Why is OOP a controversial topic?

As with any paradigm that has been around for a handful of decades, some practitioners have been criticized for taking OOP to an extreme, near-dogmatic level at the expense of simplicity.

While OOP can be an excellent tool for structuring programs, it can also introduce significant overhead and complexity where none is needed. For example, you'll find stateless utility functions like the one below in nearly every codebase you work in:

function calculateMortgage(principal, annualRate, term) {
    const monthlyRate = annualRate / 12 / 100;
    const numberOfPayments = term * 12;
    const monthlyPayment = (principal * monthlyRate) / (1 - Math.pow(1 + monthlyRate, -numberOfPayments));
    return monthlyPayment.toFixed(2);

This doesn't need object-oriented programming but a "pure OOP" practitioner may write it as part of a class:

class FinancialCalculator
  def self.calculate_mortgage(principal, annual_rate, term)
      monthly_rate = annual_rate.to_f / 12 / 100
      number_of_payments = term * 12
      monthly_payment = (principal * monthly_rate) / (1 - (1 + monthly_rate) ** -number_of_payments)

In this example, the class FinancialCalculator is merely a "wrapper" or "namespace" around the stateless utility function. We don't need this class, but because Ruby is a "pure OOP" language, you'll rarely find a function without a parent class (although technically, Ruby supports it).

While a contrived example, you can see how OOP can quickly add overhead to codebases where simpler solutions may have sufficed.

The Four Core Principles of OOP Languages

Nearly all modern programming languages support OOP in at least some form. Here are the four principles that a language must support to be considered an "OOP language".

Principle #1: Encapsulation

Encapsulation, also known as "information hiding" is how we group related data and methods together and protect them from the "outside world". Generally, the mechanism we do this with is a "class".

For example, an ATM machine demonstrates encapsulation like many other real-world devices do. We click buttons to see information about our bank account and withdraw money, but we cannot see what's going on inside of it:

Article image

Encapsulation Example

In the example below, I've constructed a class that demonstrates some of the key aspects of encapsulation. Notice a few things here:

  • Protecting data: the class stores a balance variable that is manipulated within the class but cannot be seen by anything outside the class except for through the show_balance public method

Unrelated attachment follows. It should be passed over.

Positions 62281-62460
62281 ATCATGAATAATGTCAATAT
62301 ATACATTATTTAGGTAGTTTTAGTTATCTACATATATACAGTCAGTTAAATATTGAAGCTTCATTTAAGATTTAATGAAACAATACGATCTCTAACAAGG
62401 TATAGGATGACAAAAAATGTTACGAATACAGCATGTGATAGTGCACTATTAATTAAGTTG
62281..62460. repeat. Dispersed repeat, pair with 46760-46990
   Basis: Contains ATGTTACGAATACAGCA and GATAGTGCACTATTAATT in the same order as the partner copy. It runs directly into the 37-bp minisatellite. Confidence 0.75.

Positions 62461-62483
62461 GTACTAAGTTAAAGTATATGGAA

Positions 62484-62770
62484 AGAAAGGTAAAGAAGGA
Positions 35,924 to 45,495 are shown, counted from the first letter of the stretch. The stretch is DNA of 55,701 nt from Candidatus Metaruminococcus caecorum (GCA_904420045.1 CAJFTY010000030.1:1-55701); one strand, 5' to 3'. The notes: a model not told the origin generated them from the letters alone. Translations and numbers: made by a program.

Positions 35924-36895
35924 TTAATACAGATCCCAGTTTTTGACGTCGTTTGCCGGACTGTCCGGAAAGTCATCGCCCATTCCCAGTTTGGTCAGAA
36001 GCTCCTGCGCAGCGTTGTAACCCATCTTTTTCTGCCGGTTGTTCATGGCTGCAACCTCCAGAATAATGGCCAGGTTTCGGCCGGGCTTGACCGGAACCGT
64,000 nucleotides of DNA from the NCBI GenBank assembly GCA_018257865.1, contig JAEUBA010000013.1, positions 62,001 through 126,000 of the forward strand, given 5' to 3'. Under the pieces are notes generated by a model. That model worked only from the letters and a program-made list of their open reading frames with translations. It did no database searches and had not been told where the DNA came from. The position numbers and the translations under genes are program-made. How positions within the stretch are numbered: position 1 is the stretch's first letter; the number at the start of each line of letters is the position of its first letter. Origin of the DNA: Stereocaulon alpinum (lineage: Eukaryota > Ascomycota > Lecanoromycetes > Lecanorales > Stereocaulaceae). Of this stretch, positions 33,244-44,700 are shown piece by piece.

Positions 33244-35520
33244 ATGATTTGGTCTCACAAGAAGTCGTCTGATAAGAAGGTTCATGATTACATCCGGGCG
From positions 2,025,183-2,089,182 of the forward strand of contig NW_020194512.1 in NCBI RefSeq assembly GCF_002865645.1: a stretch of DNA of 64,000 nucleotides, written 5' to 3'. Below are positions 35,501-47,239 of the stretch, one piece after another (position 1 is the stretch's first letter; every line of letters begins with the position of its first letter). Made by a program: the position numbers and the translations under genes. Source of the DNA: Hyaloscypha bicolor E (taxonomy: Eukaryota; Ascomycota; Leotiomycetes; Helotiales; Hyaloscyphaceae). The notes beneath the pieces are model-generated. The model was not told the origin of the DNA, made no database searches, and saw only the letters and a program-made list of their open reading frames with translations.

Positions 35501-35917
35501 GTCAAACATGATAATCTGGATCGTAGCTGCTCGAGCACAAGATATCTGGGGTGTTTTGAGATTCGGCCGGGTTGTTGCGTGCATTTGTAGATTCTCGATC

• Protecting methods: the class only exposes 3 public methods. All validation of the bank balance is done via private methods only available within the class.
class Account
  # Initialize with a private variable to store the balance
  # This is an example of data hiding
  def initialize(balance = 0)
    @balance = balance

  # Public method to deposit money into the account
  # Demonstrates interface to access data
  def deposit(amount)
    if valid_amount?(amount)
      @balance += amount
      puts "Deposited #{amount}. New balance is #{@balance}."
      puts "Invalid amount."

  # Public method to withdraw money from the account
  # Another interface example that manipulates data
  def withdraw(amount)
    if valid_amount?(amount) && sufficient_balance?(amount)
      @balance -= amount
      puts "Withdrew #{amount}. Remaining balance is #{@balance}."
    elsif !sufficient_balance?(amount)
      puts "Insufficient balance."
      puts "Invalid amount."

  # Public method to display the current balance
  # Allows controlled access to private data
  def show_balance
    puts "Current balance: #{@balance}"


  # Private method to check if the amount is valid
  # Protects data integrity by validating data
  def valid_amount?(amount)
    amount.is_a?(Numeric) && amount > 0

  # Private method to check for sufficient balance
  # Helps maintain data integrity and encapsulates logic specific to withdrawals
  def sufficient_balance?(amount)
    @balance >= amount

Principle #2: Abstraction

Similar to encapsulation, abstraction creates a "barrier" between one unit of code (usually a class) and the rest of the code in the system.

It takes a complex operation and exposes a simple public interface for a caller of the code to deal with.